Humanities scientists launch petition to retain permanent workplace
Employees in the Erasmus building have started a petition for the retention of permanent workplaces. According to the initiators, flexible workplaces endanger the social cohesion and the well-being of employees. ‘It is not doable to keep your books in a locker all the time.’
The petition, which had been signed 98 times by this morning, was created by a group of young employees of the Faculty of Philosophy, Theology and Religious Studies (FTR). They are concerned about the proposed layout of workplaces in the future humanities building.
The university’s Campus Plan states that the FTR and Faculty of Arts will get a new building on the site of the current Spinoza building, which will be demolished. In order to increase the occupancy rate of workstations, the university wants employees to work in flexible spaces. “A fixed, personal workstation is an exception”, says the Campus Plan. Saving space is more efficient and sustainable, is the thought.
Not taken seriously
This is a sore point for many scientists in the Erasmus building. ‘We have been saying for two years that we do not want flexplaces’, says one of the initiators of the petition, who wishes to remain anonymous. According to him, employees have expressed this view at every consultation session and meeting with the faculty board and external consultancies. They were often told that the introduction of flexible working would not go that far. ‘And now the Campus Plan states, without further ado, that flexible working will become the norm.’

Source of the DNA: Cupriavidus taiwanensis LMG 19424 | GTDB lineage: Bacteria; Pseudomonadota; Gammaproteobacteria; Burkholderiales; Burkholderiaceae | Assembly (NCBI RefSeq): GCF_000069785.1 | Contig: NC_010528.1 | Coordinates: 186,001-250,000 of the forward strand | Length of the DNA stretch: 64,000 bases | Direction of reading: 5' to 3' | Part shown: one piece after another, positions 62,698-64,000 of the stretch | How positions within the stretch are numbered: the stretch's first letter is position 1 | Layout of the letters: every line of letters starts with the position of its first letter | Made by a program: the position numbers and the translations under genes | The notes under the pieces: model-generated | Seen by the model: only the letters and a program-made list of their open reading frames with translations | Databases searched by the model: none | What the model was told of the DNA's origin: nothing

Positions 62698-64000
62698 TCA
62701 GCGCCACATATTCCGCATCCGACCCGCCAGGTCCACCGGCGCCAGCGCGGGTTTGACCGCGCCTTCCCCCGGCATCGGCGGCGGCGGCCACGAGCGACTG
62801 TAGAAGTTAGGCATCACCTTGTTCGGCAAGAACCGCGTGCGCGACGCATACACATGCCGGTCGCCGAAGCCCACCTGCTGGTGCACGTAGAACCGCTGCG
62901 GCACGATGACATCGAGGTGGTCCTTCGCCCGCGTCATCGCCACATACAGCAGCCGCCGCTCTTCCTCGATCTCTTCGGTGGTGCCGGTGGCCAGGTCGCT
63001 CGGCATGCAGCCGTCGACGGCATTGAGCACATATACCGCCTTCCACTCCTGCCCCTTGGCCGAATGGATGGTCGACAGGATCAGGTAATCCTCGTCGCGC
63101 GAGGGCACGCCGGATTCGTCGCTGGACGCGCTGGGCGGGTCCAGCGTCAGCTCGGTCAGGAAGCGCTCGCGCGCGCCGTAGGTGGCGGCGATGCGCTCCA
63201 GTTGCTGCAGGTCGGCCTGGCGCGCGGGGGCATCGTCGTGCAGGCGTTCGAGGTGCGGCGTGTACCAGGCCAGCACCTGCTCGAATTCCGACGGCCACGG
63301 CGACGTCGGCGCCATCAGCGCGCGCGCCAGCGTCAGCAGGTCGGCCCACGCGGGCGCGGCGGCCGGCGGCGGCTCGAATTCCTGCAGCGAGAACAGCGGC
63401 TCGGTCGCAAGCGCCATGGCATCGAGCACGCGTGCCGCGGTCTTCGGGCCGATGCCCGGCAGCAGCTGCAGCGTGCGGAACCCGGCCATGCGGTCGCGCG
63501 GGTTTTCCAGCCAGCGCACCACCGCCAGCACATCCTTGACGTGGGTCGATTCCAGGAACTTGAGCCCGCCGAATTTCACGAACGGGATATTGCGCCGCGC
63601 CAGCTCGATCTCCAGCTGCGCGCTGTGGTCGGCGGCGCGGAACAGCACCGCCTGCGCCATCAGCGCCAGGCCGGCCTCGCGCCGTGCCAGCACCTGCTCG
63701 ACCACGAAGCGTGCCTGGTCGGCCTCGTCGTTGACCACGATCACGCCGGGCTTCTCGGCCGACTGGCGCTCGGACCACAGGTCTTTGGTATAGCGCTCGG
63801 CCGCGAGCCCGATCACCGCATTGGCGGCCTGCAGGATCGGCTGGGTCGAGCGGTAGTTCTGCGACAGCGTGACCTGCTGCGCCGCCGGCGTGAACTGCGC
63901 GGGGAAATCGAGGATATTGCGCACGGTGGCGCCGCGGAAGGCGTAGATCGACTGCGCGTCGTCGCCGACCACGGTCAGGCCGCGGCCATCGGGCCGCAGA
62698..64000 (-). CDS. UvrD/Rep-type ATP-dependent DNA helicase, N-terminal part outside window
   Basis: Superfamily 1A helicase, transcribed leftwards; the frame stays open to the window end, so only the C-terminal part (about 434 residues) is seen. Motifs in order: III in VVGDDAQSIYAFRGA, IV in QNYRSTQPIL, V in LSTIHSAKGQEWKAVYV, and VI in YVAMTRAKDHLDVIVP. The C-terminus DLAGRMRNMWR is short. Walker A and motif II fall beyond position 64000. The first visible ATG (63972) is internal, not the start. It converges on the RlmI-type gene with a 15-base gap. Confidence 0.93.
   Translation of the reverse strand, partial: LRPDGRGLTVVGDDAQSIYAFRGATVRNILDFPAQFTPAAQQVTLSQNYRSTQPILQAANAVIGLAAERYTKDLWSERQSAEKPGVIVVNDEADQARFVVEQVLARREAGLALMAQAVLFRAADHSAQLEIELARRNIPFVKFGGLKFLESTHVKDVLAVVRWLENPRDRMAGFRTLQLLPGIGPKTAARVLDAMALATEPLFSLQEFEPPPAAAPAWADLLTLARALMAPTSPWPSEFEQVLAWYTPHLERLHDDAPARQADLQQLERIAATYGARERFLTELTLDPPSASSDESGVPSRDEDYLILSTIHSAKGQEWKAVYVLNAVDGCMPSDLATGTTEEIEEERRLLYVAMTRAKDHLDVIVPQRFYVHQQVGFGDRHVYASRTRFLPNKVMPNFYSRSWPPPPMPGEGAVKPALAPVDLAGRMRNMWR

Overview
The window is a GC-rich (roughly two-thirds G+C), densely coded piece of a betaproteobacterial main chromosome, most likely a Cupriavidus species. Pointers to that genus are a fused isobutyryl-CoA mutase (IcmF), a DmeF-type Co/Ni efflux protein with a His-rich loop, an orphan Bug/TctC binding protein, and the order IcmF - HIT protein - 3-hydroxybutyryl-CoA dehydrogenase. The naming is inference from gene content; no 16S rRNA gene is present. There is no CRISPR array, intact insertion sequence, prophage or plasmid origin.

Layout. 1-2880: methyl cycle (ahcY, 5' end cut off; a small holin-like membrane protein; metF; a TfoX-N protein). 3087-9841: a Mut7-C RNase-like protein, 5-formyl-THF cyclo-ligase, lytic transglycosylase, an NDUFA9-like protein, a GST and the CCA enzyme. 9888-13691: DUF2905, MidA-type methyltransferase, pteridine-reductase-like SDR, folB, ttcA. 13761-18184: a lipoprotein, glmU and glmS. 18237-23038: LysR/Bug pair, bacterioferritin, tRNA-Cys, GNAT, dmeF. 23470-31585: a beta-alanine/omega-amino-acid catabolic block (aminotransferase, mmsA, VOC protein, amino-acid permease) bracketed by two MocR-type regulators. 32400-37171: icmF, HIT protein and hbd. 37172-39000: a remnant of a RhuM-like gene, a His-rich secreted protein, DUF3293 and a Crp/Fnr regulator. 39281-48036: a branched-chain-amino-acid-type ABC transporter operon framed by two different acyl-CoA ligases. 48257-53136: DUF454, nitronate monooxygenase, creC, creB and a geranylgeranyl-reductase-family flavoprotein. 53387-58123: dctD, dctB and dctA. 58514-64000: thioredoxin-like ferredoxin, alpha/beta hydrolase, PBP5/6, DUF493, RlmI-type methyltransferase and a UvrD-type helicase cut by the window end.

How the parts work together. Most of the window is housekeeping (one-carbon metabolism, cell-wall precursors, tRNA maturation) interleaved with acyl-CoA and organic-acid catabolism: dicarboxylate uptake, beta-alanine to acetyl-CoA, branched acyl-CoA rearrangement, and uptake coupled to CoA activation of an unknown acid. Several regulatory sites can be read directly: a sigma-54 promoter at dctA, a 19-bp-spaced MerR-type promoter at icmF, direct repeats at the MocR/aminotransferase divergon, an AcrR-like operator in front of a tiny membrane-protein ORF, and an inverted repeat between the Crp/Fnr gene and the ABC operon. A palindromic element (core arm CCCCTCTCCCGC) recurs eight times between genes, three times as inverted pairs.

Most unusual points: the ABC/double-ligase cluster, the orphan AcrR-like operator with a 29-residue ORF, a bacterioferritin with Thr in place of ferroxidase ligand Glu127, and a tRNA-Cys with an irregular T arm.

‘Flexiwork threatens to stop employees coming to the campus altogether’
The needs of employees are not taken seriously, says the initiator. ‘For our work, it is important to have your own space where you can work quietly and concentrate and have your books handy. It is not doable to keep your books in a locker all the time.’
At the moment, colleagues in the Erasmus building find each other easily. ‘We just knock on each other’s door.’ The same applies to students, who often go and see their lecturer with a question. ‘If you don’t know where someone is located, it jeopardises social cohesion.’
On top of that: flexitime threatens to stop employees coming to the campus altogether, unless they have to teach, the petitioner says. ‘You see this happening at other universities where flexible working is the norm. Employees come to the university extremely early to be sure of a good spot, or they stay at home.’
Ultimately, flexible working poses a threat to the well-being of employees. ‘A nice, permanent workplace, with your own books and other personal belongings at hand, is essential.’ The petition therefore asks the university directors to reconsider the large-scale roll-out of flexible working. ‘Every employee with a multi-day appointment should be given his or her own workplace, if that is what they want.’
The name of the cited initiator is known to the editors.